The Ethereum upgrade often referred to as “The Merge” went live September 15th on the network of the digital currency. Changes in the consensus process from Proof-of-Work (PoW) to Proof-of-Stake (PoS) have profound effects on the Blockchain’s operational dynamics, allowing for novel use cases but also raising certain ethical concerns.
All the hype around the upgrade hasn’t prevented the digital currency’s value from falling in the previous few hours. At the time of publishing, one ether can be bought for around $1,507 USD, down 5.33% in the previous 24 hours.
We can see that the update occurred at about 1:00 am (New York time), with a price close to USD $1,600 per unit. Its price dropped throughout the day, from roughly $1,586 to around $1,473 in only 60 minutes of trade beginning at 9:15 a.m. After then, its value returned to about those figures and has since stabilized.
It’s safe to say that the Ethereum Merge will go down as a watershed moment in the development of cryptocurrency. One of Ethereum’s primary researchers and the man in charge of the migration, Justin Drake, expressed it this way: “The Merge greatly strengthens the security of Ethereum. To [take control], an attacker would have to steal the equivalent of 51% of all the money on the blockchain. To launch a successful assault using Proof of Work [the previous technique that powered Ethereum], you would need a budget of almost $5 billion to purchase the necessary number of computers and transformers, hook them all up to the grid, and launch your attack. We will have around $20 billion in economic security today with Proof of Stake [the method Ethereum is migrating to in the merge], and I anticipate this amount will rise rapidly.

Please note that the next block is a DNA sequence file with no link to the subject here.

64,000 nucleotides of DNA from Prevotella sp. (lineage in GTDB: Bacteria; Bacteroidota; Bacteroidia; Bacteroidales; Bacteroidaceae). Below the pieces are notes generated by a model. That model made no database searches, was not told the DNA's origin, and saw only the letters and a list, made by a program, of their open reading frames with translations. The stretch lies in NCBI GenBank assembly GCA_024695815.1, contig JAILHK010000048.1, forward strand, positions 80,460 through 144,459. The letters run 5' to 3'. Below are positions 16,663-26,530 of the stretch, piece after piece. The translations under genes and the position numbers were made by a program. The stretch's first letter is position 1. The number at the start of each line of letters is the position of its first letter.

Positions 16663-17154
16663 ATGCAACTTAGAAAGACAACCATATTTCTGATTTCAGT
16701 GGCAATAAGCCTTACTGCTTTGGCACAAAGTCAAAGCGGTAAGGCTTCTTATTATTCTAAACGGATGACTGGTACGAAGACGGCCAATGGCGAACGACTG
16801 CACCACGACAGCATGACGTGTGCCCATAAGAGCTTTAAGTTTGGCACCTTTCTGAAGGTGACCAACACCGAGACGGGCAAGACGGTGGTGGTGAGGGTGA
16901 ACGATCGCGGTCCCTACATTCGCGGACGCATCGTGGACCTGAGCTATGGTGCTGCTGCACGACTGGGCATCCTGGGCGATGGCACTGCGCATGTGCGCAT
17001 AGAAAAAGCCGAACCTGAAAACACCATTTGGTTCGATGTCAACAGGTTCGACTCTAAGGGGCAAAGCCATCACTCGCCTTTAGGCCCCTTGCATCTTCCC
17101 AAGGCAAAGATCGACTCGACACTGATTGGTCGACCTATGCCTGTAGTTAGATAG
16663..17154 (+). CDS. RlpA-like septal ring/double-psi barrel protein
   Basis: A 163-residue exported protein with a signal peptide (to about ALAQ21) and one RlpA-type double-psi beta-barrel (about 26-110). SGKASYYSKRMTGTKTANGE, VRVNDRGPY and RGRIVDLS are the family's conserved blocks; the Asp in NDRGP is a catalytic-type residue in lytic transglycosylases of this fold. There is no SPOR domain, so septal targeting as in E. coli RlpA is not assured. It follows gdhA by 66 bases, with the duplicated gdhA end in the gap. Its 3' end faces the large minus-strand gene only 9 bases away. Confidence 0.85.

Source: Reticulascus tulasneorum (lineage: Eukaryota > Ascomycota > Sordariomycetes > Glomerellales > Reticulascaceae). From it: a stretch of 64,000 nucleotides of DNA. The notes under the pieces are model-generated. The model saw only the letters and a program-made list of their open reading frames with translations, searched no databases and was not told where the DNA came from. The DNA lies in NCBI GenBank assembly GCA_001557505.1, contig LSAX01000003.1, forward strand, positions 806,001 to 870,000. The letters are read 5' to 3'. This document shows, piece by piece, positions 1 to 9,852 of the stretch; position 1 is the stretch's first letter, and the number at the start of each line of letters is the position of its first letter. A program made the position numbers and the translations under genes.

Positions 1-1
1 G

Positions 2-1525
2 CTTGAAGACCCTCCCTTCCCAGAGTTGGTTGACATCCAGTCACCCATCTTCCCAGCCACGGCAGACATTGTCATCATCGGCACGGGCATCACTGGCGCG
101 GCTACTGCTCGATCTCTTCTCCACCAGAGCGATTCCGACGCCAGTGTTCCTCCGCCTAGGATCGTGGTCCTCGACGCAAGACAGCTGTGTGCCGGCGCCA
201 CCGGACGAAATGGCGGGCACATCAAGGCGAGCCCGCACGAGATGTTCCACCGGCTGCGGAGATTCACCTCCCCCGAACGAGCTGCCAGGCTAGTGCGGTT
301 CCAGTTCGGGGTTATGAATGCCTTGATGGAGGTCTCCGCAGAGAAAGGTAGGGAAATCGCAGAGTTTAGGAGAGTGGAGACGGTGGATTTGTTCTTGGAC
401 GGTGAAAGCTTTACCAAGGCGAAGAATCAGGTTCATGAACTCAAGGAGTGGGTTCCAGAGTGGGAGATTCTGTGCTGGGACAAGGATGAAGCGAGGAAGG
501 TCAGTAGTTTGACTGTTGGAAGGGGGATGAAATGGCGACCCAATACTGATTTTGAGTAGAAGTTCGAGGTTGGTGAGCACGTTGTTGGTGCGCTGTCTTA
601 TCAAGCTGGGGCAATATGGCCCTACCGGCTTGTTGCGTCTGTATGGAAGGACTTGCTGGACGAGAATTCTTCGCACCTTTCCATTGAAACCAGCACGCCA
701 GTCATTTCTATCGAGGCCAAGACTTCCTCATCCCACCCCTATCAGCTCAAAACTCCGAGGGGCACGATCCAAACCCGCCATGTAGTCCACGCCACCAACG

A further intriguing feature of the Ethereum merger is that, using Proof of Stake, we can pinpoint the attacker and kick them off the network in the event of a 51% assault. Furthermore, we may punish them by taking away all of their investment in the game. Further, they will need to repurchase for a second assault.
The outcome of the Ethereum Merge will affect a wide range of Ethereum-based tools and services, including but not limited to decentralized applications (dApps), decentralized finance (DeFi) protocols, and millions of non-fungible tokens, all of which will benefit from increased security and more robust guard-rails against fraud (NFTs). Given Ethereum’s size and clout, this shift is also likely to affect how the crypto and larger Web3 business grows and helps forward climate-friendly initiatives.
Cover image: Ethereum merge – Universal Public Domain.
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